Notable Maltese Individuals

The following is an incomplete list of Maltese people who are historically significant or of particular importance to Maltese people.

See also

Further reading


  1. Census of population and housing 2021. pp. 30. National Statistics Office of Malta
  2. "Australia General Community Profile". Australian Bureau of Statistics. Australian Bureau of Statistics. Retrieved 28 June 2022.
  3. "Census Profile, 2016 Census: Ethnic origin population". Statistics Canada. Retrieved 3 December 2021.
  4. "Population data". OECD. Archived from the original (xls) on 2009-06-17.
  5. "2016 American Community Survey 1-year estimates". Retrieved 2018-05-18.
  6. "Italy | Joshua Project".
  7. "Immigrant and Emigrant Populations by Country of Origin and Destination". 10 February 2014.
  8. "Immigrant and Emigrant Populations by Country of Origin and Destination". 10 February 2014.
  9. "Maltese living in Turkey celebrate traditional feast". 20 September 2015.
  10. "The Great Exodus (Maltese in Turkey from Lancs to the Levant)". 10 March 2015.
  11. "Malta". 1 January 2004. Retrieved 17 August 2012.
  12. "Gozo". 7 October 2007. Archived from the original on 22 August 2008.
  13. So who are the 'real' Maltese. There's a gap between 800 and 1200 where there is no record of civilisation. It doesn't mean the place was completely uninhabited. There may have been a few people living here and there, but not much……..The Arab influence on the Maltese language is not a result of Arab rule in Malta, Prof. Felice said. The influence is probably indirect, since the Arabs raided the island and left no-one behind, except for a few people. There are no records of civilisation of any kind at the time. The kind of Arabic used in the Maltese language is most likely derived from the language spoken by those that repopulated the island from Sicily in the early second millennium; it is known as Siculo-Arab. The Maltese are mostly descendants of these people.
  14. Genetic Origin of Contemporary Maltese People. Repopulation is likely to have occurred by a clan or clans (possibly of Arab or Arab-like speaking people) from neighbouring Sicily and Calabria. Possibly, they could have mixed with minute numbers of residual inhabitants, with a constant input of immigrants from neighbouring countries and later, even from afar. There seems to be little input from North Africa.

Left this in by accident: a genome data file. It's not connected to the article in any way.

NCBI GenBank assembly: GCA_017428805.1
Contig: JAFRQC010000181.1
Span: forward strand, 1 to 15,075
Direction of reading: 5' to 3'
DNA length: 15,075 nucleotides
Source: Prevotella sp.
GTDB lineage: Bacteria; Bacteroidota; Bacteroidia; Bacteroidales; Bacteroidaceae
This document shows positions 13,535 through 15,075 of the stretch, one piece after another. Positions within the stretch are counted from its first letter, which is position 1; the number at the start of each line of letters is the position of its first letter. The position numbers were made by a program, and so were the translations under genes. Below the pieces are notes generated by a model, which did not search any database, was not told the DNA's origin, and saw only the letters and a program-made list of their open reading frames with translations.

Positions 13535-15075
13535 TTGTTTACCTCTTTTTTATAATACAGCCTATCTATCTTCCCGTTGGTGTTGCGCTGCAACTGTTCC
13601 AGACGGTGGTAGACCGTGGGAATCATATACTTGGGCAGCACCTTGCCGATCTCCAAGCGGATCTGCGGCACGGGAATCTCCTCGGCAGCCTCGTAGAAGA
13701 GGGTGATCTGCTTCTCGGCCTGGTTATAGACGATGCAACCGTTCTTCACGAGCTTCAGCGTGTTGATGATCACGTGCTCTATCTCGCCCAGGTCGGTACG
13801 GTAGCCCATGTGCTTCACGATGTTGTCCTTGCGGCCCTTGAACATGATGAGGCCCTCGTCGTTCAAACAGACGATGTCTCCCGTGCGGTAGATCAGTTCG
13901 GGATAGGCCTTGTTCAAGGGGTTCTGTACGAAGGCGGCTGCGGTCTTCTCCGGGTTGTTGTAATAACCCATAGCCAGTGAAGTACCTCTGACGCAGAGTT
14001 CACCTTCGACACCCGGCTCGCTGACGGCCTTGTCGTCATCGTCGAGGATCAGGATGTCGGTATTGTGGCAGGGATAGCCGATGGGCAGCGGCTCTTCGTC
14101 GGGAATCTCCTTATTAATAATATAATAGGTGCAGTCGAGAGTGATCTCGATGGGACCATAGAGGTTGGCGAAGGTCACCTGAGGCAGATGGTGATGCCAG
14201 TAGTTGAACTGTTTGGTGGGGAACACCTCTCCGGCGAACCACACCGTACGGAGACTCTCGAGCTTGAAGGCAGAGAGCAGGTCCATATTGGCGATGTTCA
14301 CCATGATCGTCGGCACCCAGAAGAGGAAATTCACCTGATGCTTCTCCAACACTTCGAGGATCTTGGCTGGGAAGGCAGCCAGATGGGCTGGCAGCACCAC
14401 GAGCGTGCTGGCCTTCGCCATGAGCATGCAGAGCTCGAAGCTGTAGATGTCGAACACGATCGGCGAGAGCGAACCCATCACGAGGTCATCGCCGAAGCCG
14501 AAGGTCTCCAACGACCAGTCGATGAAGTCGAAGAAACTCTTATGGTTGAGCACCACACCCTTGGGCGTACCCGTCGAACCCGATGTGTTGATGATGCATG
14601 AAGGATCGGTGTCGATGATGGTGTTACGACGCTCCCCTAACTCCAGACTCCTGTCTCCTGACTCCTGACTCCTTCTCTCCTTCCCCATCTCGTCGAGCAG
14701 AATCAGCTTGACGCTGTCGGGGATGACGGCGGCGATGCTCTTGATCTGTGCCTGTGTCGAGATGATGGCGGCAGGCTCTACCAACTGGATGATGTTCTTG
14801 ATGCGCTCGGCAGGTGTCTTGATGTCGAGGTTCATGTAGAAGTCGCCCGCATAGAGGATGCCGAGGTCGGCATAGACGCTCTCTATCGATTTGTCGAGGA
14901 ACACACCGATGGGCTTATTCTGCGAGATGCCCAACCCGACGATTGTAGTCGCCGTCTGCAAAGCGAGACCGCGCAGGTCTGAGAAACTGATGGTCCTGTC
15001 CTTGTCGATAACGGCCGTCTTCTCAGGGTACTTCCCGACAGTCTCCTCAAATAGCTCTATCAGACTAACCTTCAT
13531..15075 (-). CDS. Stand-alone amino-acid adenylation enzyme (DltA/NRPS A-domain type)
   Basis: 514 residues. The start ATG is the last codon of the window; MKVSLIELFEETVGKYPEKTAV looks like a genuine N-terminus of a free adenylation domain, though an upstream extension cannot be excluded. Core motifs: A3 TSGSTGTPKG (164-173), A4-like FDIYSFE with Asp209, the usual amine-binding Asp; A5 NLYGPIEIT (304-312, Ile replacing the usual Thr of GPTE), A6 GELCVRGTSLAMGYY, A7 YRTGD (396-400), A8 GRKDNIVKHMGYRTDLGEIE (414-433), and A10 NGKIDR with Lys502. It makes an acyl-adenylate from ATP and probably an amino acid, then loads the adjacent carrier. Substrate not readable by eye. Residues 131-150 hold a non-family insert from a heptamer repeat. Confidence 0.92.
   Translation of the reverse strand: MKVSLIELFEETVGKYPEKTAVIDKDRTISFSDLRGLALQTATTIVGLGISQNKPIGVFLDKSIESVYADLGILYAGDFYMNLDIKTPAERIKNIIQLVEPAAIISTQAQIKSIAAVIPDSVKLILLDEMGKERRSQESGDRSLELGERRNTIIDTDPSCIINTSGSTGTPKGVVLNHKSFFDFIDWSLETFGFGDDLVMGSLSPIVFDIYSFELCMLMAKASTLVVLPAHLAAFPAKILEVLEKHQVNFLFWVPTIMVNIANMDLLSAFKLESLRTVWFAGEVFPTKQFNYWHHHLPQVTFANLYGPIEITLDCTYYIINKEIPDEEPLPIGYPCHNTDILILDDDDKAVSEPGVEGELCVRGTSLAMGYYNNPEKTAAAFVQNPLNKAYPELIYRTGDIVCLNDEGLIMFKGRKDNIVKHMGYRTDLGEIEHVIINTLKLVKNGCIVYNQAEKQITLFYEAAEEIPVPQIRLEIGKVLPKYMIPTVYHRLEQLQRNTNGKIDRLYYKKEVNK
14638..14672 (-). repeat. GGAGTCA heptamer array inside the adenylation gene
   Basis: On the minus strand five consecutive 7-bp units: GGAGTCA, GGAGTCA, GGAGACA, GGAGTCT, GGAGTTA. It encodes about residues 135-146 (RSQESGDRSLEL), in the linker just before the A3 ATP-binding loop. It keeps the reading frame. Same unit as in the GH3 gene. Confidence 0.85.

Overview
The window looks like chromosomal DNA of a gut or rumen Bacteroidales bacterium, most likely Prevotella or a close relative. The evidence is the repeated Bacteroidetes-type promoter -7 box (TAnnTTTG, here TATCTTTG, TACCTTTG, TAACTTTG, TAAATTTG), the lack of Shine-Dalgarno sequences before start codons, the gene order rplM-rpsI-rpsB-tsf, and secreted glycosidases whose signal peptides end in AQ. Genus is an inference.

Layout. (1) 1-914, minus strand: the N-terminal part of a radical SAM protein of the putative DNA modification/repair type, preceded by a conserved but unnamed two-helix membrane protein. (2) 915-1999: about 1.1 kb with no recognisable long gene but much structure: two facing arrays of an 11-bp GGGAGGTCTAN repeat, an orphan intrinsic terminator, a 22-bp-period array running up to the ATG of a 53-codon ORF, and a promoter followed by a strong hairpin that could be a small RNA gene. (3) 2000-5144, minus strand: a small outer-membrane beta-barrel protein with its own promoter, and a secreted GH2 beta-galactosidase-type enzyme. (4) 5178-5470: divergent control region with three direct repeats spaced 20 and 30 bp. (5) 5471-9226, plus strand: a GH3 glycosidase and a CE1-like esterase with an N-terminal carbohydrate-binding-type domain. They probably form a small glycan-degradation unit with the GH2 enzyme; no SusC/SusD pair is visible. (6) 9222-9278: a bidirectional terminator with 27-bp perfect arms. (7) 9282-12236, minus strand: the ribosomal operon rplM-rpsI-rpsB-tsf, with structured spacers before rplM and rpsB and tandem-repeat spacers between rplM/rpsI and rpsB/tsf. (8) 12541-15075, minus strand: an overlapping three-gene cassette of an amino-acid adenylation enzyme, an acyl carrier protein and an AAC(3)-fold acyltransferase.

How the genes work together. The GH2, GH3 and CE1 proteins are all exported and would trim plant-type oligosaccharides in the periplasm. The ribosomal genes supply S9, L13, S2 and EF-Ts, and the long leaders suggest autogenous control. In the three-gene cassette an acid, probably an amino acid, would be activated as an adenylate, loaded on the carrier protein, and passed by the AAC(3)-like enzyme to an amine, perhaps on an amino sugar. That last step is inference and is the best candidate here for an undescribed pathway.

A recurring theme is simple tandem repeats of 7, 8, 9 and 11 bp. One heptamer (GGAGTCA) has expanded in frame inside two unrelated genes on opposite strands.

15. The origin of the Maltese surnames. Ibn Khaldun puts the expulsion of Islam from the Maltese Islands to the year 1249. It is not clear what actually happened then, except that the Maltese language, derived from Arabic, certainly survived. Either the number of Christians was far larger than Giliberto had indicated, and they themselves already spoke Maltese, or a large proportion of the Muslims themselves accepted baptism and stayed behind. Henri Bresc has written that there are indications of further Muslim political activity on Malta during the last Suabian years. Anyhow there is no doubt that by the beginning of Angevin times no professed Muslim Maltese remained either as free persons or even as serfs on the island.
  16. Brincat, 2005. Maltese - an unusual formula. Originally Maltese was an Arabic dialect but it was immediately exposed to Latinisation because the Normans conquered the islands in 1090, while Christianisation, which was complete by 1250, cut off the dialect from contact with Classical Arabic. Consequently Maltese developed on its own, slowly but steadily absorbing new words from Sicilian and Italian according to the needs of the developing community.
  17. Debattista, Martin; Timeline of Malta History; retrieved on [2008-05-14]
  18. Constantiae Imperatricis et Reginae Siciliae Diplomata: 1195-1198, ed. T.K.Slzer (Vienna, 1983), 237-240.
  19. Joseph M. Brincat, "Language and Demography in Malta: The Social Foundations of the Symbiosis between Semitic and Romance in Standard Maltese," in Malta: A Case Study in International Cross-Currents. Proceedings of the First International Colloquium on the history of the Central Mediterranean held at the University of Malta, 13–17 December 1989. Ed: S. Fiorini and V. Mallia-Milanes (Malta University Publications, Malta Historical Society, and Foundation for International Studies, University of Malta) at 91-110. Last visited 5 August 2007.
  20. Anthony Luttrell, "Medieval Malta: the Non-written and the Written Evidence", in Malta: A Case Study in International Cross-Currents. Proceedings of the First International Colloquium on the history of the Central Mediterranean held at the University of Malta, 13–17 December 1989. Ed: S. Fiorini and V. Mallia-Milanes (Malta University Publications, Malta Historical Society, and Foundation for International Studies, University of Malta) at 33-45. Last visited 5 August 2007.